The big change under the skin of the new McLaren has already generated a huge amount of debate. One of the big talking points of the new season will be whether they can transform their fortunes after switching from Honda to Renault power.
The switch in power unit suppliers was decided long after the design process for the new car began. At the time racing director Eric Boullier said the change had set them back two weeks but the team ultimately feels they haven’t had to compromise on the core philosophy of the new car. Which, as these interactive images show, is very close to last year’s.
Use the slider below to transition between images of Ferrari’s new SF71H and last year’s SF70H. Note some images may have been altered for ease of comparison and should not be used as a reference for measurements.
McLaren MCL33 and MCL32: Front
While it struggled with an underpowered and unreliable Honda last year, McLaren’s chassis was considered one of the most effective, particularly in quicker corners.
Outwardly the new MCL33 has much in common with the launch version of its predecessor. In particular the aerodynamic treatment around the critical bargeboard area is on the basic side, suggesting more development is to come here.
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The front suspension also remains very similar to last year, despite off-season changes to the regulations governing this area of the car.
McLaren MCL33 and MCL32: Side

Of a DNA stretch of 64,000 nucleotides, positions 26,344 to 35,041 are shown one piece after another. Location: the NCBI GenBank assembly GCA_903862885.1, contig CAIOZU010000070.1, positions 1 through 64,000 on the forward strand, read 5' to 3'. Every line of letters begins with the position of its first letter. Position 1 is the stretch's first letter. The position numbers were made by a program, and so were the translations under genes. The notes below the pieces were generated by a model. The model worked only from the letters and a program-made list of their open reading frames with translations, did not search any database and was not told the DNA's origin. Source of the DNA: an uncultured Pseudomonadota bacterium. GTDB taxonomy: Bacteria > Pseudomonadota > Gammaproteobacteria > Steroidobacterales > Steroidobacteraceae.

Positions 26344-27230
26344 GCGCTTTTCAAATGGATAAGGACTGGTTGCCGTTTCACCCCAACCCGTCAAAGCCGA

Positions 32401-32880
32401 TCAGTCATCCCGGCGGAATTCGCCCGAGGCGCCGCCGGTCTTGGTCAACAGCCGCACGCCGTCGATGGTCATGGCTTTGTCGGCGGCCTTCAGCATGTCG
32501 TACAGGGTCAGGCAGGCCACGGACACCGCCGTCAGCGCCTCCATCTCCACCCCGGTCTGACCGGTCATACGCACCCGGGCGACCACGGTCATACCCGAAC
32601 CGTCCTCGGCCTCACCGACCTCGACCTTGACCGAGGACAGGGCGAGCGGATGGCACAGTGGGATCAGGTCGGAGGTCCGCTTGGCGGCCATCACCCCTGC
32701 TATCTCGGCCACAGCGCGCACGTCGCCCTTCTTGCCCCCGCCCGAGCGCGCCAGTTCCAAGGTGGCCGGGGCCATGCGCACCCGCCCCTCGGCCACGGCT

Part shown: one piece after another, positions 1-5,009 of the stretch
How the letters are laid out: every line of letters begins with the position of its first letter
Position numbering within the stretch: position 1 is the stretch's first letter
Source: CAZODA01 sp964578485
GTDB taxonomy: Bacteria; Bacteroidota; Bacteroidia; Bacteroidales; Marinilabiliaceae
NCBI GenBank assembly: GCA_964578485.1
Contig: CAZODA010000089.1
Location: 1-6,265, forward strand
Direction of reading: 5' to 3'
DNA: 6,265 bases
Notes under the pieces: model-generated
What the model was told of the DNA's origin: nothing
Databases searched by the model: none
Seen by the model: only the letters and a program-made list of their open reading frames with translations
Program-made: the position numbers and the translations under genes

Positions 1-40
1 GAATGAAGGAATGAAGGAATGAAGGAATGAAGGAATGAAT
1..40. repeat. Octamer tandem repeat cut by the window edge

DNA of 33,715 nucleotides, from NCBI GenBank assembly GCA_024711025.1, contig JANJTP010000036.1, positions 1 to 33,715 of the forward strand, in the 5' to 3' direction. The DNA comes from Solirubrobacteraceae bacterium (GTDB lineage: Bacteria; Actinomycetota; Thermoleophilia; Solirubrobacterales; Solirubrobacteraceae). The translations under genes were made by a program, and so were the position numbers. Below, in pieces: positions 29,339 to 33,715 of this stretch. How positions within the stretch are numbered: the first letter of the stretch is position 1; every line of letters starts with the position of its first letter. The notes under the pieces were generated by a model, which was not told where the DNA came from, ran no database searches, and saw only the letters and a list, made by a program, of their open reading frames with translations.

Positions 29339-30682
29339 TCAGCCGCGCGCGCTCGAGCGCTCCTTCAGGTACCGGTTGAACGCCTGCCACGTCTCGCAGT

The steeply-raked MCL33 is a clear continuation of the thinking behind last year’s car.
McLaren MCL33 and MCL32: Top
When McLaren revealed its first car featuring the Honda power unit in 2015 it boasted of the ‘size zero’ engine philosophy it had pursued to make the rear of the car as compact as possible. It departed from this approach over time and it’s noticeable how little difference there appears to be in the installation of the new Renault engine at the back of the 2018 McLaren.
It does not appear to be as compact as the packaging Red Bull has on its RB14 which features the same engine. But it would not be a surprise if McLaren has opted to launch the car with a more conservative design aimed at ensuring effective cooling and increasing their chances of achieving the reliable pre-season running they often missed out on with Honda.
2018 F1 season
- Honda’s jet division helped F1 engineers solve power unit problem
- McLaren Racing losses rise after Honda split
- Ricciardo: Baku “s***show” was Red Bull’s fault
- “Drive to Survive Episode 1: All to Play For” reviewed
- F1’s television and social media audiences rose last year